Rocky Mountain Snowpack Chemistry at Selected Sites, 2002

By George P. Ingersoll, M. Alisa Mast, Leora Nanus, David J. Manthorne, David W. Clow, Heather M. Handran, Jesse A. Winterringer, and Donald H. Campbell
Open-File Report 2004-1027-Online only

This document is available in pdf format: OFR2004-1027(1.5 MB)
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The citation for this report, in USGS format, is as follows:
Ingersoll, G.P., Mast, M.A., Nanus, L., Manthorne, D.J., Clow, D.W., Handran, H.M., Winterringer, J.A., and Campbell, D.H., 2004, Rocky Mountain Snowpack Chemistry at Selected Sites, 2002: U.S. Geological Survey Open-File Report 2004-1027, 15 p.


During spring 2002, the chemical composition of annual snowpacks in the Rocky Mountain region of the Western United States was analyzed. Snow samples were collected at 75 geographically distributed sites extending from New Mexico to Montana. Near the end of the 2002 snowfall season, the snow-water equivalent (SWE) in annual snowpacks sampled generally was below average in most of the region. Regional patterns in the concentrations of major ions (including ammonium, nitrate, and sulfate), mercury, and stable sulfur isotope ratios are presented.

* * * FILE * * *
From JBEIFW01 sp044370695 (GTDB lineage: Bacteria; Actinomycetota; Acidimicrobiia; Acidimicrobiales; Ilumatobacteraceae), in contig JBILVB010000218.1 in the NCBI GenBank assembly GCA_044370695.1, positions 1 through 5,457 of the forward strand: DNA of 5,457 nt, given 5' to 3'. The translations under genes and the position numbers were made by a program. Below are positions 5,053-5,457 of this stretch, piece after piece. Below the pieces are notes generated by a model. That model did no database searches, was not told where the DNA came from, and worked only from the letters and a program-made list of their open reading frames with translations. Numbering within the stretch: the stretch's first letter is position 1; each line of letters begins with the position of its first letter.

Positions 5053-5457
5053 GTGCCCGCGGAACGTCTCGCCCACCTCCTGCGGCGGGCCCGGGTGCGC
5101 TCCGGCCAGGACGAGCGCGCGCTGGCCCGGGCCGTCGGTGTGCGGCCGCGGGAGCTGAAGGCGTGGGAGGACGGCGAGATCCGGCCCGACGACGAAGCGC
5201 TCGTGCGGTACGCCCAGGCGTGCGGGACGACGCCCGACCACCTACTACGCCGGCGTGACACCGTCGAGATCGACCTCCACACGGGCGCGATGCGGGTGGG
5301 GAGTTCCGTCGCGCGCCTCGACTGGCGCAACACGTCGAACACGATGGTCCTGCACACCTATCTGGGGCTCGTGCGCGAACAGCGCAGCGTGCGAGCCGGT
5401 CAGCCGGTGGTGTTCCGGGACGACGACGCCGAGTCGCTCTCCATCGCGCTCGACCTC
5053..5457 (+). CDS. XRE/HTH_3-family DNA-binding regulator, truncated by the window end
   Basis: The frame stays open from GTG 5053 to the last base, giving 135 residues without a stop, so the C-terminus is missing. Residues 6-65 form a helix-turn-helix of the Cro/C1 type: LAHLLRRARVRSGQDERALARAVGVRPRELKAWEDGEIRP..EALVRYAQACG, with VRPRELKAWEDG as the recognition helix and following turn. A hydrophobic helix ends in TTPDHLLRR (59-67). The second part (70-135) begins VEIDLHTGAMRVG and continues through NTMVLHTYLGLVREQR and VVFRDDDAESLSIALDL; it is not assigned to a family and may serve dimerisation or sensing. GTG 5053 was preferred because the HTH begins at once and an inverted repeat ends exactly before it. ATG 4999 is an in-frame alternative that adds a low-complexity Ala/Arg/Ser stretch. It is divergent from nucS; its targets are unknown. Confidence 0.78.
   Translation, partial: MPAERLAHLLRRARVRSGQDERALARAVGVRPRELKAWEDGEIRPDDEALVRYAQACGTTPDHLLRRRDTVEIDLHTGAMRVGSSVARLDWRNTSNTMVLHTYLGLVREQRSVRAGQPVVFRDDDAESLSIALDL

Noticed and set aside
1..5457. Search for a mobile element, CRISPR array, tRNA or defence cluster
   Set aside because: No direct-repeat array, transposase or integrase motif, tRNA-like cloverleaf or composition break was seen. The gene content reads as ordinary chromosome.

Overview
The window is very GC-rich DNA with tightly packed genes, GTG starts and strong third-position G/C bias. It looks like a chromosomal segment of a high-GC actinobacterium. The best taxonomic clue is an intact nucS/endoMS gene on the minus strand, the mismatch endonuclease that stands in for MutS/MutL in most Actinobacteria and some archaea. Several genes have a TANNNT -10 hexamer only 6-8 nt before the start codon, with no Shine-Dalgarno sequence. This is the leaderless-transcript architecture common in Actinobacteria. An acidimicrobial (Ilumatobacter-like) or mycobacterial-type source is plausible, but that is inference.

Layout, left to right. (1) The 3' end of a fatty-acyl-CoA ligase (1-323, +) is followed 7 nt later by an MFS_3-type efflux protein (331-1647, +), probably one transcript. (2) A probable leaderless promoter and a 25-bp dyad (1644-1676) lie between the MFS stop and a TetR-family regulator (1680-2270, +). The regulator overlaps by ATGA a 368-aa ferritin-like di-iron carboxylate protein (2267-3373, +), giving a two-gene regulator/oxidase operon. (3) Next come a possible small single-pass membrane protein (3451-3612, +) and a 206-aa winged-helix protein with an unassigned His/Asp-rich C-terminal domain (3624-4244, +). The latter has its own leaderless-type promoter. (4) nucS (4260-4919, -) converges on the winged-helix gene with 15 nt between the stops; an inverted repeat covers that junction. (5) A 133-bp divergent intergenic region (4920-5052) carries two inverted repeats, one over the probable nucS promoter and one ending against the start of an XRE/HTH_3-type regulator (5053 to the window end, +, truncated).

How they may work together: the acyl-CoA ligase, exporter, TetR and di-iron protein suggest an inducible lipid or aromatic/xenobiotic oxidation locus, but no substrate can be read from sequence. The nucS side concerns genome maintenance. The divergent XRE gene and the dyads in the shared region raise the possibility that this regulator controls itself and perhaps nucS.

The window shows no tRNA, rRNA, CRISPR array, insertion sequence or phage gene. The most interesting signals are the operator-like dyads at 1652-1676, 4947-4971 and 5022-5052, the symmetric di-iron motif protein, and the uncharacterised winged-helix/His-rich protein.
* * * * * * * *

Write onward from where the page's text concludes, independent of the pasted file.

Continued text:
The 2002 snowpack chemistry in the region differed from the previous year. Snowpack ammonium concentrations were higher at 66 percent of sites in Montana compared to concentrations in the 2001 snowpack but were lower at 74 percent of sites in Wyoming, Colorado, and New Mexico. Nitrate was lower at all Montana sites and lower at all but one Wyoming site; nitrate was higher at all but two Colorado sites and higher at all New Mexico sites. Sulfate was lower across the region at 77 percent of sites. The range of mercury concentrations for the region was similar to those of 2001 but showed more variability than ammonium, nitrate, and sulfate concentrations. Concentrations of stable sulfur isotope ratios exhibited a strong regional pattern with values increasing northward from southern Colorado to northern Colorado and Wyoming.




Purpose and Scope

Study Area


Study Methods

Data Collection

Analytical Methods

Snowpack Chemistry

Water Content


Quality Assurance

Summary and Conclusions

Selected References

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